Tech Insights: Simplifying the Recruiting of Hourly Workers

Most of the innovation we have seen in HR technology has been aimed at professional and managerial employees.

Take recruitment: the typical recruitment application asks a candidate to sit down at a PC and submit a resume. For someone looking for a job as a short-order cook, janitor or cashier, submitting a resume is overkill and presents a barrier to quickly filling the job.

Furthermore, many hourly workers do not have ready access to a PC. That’s another barrier to what should be a simple recruitment task. The recruitment tools that seem perfect for hiring professionals are awkward and ineffective for hiring hourly workers.

Simplifying recruiting to a text message

It is natural to ask how we can adapt our existing recruitment software for hourly workers; however it is more interesting to see what people come up with when they start with a blank page.

Jobaline started with a blank page. Their recruiting system can work for candidates who have nothing more sophisticated than text messaging. It is also a bilingual service, which would be a frill for recruiting professionals in the U.S., but is essential for hourly workers given how much of that workforce is Hispanic.

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It feels obvious to design a platform for hiring hourly workers this way; but you wouldn’t get there starting from a platform designed for salaried employees. When we start paying attention to the hourly workforce, it is clear that many of our talent management systems and processes are not as effective as they could be.

What is interesting?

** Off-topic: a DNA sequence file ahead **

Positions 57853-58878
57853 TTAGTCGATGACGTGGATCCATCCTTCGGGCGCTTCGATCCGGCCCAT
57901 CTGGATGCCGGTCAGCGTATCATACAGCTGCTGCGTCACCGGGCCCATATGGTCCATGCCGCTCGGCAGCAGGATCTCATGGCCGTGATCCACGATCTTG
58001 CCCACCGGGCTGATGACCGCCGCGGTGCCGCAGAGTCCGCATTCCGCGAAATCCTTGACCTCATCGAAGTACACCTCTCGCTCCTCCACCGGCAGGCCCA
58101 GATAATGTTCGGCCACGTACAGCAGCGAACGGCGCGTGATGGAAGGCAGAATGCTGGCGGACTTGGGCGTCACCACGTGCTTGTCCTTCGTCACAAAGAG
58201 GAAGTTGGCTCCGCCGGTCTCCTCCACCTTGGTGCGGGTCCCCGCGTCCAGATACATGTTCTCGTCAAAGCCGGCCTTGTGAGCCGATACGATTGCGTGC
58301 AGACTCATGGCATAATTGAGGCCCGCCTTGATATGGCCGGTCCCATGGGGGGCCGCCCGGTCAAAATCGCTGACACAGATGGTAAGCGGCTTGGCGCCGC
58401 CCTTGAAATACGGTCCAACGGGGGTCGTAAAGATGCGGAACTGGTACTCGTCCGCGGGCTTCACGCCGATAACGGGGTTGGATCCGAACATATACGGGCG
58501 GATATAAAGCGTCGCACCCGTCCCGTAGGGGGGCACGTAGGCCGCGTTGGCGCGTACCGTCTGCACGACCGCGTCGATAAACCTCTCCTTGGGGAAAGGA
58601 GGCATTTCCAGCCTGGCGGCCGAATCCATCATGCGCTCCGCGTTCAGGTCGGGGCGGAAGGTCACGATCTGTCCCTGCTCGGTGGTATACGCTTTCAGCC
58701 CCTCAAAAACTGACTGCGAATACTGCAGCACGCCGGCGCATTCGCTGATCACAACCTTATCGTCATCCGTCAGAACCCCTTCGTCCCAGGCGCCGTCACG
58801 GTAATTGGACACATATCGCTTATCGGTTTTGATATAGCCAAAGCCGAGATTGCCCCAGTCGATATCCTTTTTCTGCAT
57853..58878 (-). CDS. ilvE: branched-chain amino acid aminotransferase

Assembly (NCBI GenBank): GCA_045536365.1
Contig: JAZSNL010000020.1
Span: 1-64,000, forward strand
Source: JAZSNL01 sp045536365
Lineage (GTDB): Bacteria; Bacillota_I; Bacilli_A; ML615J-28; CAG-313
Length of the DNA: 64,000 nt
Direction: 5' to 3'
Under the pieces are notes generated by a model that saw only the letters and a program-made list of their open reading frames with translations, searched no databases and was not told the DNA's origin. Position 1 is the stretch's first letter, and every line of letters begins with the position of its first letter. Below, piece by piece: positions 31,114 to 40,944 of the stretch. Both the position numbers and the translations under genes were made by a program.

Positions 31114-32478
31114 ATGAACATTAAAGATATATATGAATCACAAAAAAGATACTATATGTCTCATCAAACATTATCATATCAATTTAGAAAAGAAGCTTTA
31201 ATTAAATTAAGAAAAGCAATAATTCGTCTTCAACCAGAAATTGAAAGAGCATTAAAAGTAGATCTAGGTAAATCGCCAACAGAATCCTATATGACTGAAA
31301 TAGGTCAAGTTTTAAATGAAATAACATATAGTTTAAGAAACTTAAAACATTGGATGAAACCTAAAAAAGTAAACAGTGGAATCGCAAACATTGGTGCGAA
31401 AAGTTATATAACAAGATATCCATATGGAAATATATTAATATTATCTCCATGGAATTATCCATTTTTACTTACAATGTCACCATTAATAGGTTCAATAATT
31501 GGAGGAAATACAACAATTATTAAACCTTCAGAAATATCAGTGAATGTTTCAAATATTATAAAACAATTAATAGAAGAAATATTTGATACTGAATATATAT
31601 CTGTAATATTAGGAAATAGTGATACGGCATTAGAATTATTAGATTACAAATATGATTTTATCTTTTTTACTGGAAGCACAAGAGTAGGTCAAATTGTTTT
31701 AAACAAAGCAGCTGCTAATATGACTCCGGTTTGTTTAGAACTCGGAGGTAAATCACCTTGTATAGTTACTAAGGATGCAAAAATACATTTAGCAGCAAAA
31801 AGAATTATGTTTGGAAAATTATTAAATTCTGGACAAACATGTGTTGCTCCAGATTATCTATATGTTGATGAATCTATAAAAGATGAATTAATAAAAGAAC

• An HR application aimed at hourly workers can be dramatically different from one aimed at salaried employees. This principle, that there can be quite significant differences between segments of the workforce, may well apply elsewhere. Would a recruiting platform aimed only at scientists end up looking very different from our standard one? It is possible that niche products will dramatically outperform plain vanilla ones.

What is really important?

  • Most writing about HR has an implicit assumption: that the world they are discussing is something like the corporate office of General Electric. When you become more specific and say we are not talking about hiring for some generic corporate office, but about hiring short-order cooks for a small, regional chain of diners, then everything feels different.

An HR leader once told me that where the HR profession has gone wrong is that we see ourselves as being independent of any particular industry; e.g. by thinking that HR in manufacturing is the same as HR in financial services.

Maybe the lesson from Jobaline and hiring hourly worker via text messages is really part of a bigger message that HR needs to be more context specific and customize approaches to very particular situations.

David Creelman is CEO of Creelman Research. Based mainly in Toronto and partly in Kuala Lumpur, he’s best known for his research on the latest issues in human resources.

He works with think tanks such as Talent Tech Labs (New York), Works Institute (Tokyo), Workforce Institute (Boston) and CRF (London). He’s collaborated with leading academics such as Henry Mintzberg (leadership development), Ed Lawler (“Built to Change”) and John Boudreau (future of work).

His books include The CMO of People: Manage employees like customers with an immersive predictable experience that drives productivity and performance with GrandRound’s CHRO Peter Navin; and Lead the Work: Navigating a world beyond employment with John Boudreau (USC) and Ravin Jesuthasan (Willis Towers Watson).

You can connect to Mr. Creelman on LinkedIn

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